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Would the TX-1090 smell as sweet?

I was looking at some catalogue for stainless steel washroom products when it struck me that, although a number of products would have fitted the required specification, the product that was going to be specified was the one that had a name.

It was simply easier and more convenient to remember Gibraltar then something like CWB1610.

Historically, technical products were not named; they were created by technical departments who generally work with project numbers, so that when the TX-1000 is developed and improved it became the TX-1001 and so on.

The technical bods knew what was going on and knew what it meant, and probably some customers would understand the upgrade.

Everybody else had to have what the TX-1000 was explained to them so that they might appreciate how much better the TX1001 was.

Memory and retrieval processes are central to studies such as cognitive psychology and neuropsychology and they are equally important in construction marketing if the desire is to have your products specified or purchased.

So giving your products names rather then numbers will instantly make them more memorable and thus more likely to be recalled when the need arises.

Gibraltar is in fact a wall-mounted stainless steel washbasin; it could have been called Hector or Greengage and it would not make much difference to how I recalled it, as almost any name is easier to recall than CBW1610.

And naming is essential if you want to differentiate your products from rivals. Not only will the product name be memorable but it will stand out from the CBW1610s and HD11126s and Tec45s of your rivals.

On top of this, a well-named product can develop its own identity and move across the world on its own. And sometimes the name itself does not matter.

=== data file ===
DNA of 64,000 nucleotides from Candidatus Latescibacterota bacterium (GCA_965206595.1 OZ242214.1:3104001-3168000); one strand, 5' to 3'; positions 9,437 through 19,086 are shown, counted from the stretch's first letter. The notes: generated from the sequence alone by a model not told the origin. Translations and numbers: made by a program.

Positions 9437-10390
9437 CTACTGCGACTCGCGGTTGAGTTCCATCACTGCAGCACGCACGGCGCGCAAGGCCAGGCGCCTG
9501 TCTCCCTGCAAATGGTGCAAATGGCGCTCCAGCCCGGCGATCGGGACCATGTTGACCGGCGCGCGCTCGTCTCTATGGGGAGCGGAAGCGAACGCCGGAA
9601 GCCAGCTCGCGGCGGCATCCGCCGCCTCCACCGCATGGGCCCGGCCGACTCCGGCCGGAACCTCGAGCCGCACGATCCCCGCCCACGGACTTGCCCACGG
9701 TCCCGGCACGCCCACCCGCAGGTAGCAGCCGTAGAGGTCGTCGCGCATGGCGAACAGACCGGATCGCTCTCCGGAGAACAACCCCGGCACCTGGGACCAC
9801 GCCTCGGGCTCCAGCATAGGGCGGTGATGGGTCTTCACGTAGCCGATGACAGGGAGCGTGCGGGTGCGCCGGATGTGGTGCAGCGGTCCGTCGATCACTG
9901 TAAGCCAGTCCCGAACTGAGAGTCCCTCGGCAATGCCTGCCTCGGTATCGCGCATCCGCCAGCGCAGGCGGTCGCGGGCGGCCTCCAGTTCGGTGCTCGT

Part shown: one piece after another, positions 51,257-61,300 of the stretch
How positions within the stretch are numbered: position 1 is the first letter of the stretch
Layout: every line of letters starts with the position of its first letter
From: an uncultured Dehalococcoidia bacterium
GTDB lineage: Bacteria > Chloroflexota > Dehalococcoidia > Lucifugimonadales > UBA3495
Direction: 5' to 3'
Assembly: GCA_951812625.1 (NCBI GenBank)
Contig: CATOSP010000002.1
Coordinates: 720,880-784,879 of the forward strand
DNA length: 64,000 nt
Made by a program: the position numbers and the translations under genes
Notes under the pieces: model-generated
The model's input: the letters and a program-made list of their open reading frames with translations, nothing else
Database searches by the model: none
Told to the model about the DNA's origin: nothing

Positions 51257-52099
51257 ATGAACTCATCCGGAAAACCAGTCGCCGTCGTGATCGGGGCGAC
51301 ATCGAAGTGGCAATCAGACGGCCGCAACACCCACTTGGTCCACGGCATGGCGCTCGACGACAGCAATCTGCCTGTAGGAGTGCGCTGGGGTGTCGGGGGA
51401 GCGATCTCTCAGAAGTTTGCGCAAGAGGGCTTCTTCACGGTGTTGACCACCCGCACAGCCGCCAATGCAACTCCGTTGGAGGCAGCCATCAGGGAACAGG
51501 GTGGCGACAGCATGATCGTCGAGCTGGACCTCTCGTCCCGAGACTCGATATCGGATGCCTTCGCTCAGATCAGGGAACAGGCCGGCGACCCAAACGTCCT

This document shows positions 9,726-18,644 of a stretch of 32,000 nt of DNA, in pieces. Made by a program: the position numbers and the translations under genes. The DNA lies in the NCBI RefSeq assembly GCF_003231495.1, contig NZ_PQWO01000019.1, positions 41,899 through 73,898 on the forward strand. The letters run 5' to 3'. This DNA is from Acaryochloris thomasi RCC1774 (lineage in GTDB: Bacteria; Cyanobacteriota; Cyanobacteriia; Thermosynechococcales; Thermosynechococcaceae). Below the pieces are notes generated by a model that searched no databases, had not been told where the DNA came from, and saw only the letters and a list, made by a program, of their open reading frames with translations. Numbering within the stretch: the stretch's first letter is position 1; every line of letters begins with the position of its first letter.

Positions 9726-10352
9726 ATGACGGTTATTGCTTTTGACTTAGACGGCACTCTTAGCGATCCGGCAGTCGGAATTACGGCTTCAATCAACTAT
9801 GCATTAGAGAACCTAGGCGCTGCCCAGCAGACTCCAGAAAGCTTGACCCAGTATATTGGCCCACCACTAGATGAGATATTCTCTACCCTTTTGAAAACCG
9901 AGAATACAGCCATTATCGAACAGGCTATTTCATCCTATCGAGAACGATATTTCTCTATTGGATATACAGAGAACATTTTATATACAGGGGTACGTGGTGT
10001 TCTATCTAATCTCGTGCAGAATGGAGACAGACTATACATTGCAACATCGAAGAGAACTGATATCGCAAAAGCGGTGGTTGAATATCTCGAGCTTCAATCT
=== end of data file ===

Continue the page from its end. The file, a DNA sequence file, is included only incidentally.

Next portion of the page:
If you were starting from scratch you are unlikely to name a children’s drink after a dangerous drug or a type of coal, but Coke is doing pretty well. Coca-Cola has a 70 per cent market share of the cola drinks market worldwide and the Coca-Cola brand is estimated to be worth about half the company’s total market value.

Having decided to name your products it is wise to maintain a consistency across the names; in that way one of your products will help cross sell our others. Gibraltar, Cyprus, Malta, Bermuda are obviously related in some way whereas Hector, Greengage, Castle and Pingo are not. If Gibraltar proves a success when installed than there will be a halo effect for Malta.

So what is in a name? As Shakespeare said, “That which we call a rose, By any other name would smell as sweet”; but if it is called TX-1090 is unlikely to be specified.

As well as being a CIMCIG committee member, Rick Osman is a director of Highwire, www.highwiredesign.com, a design and marketing agency that specialises in the construction industry, and one of the team that created www.hotel-standards.com. You can find details of CIMCIG’s events, along with news and much more about marketing in the construction industry, at www.cimcig.org.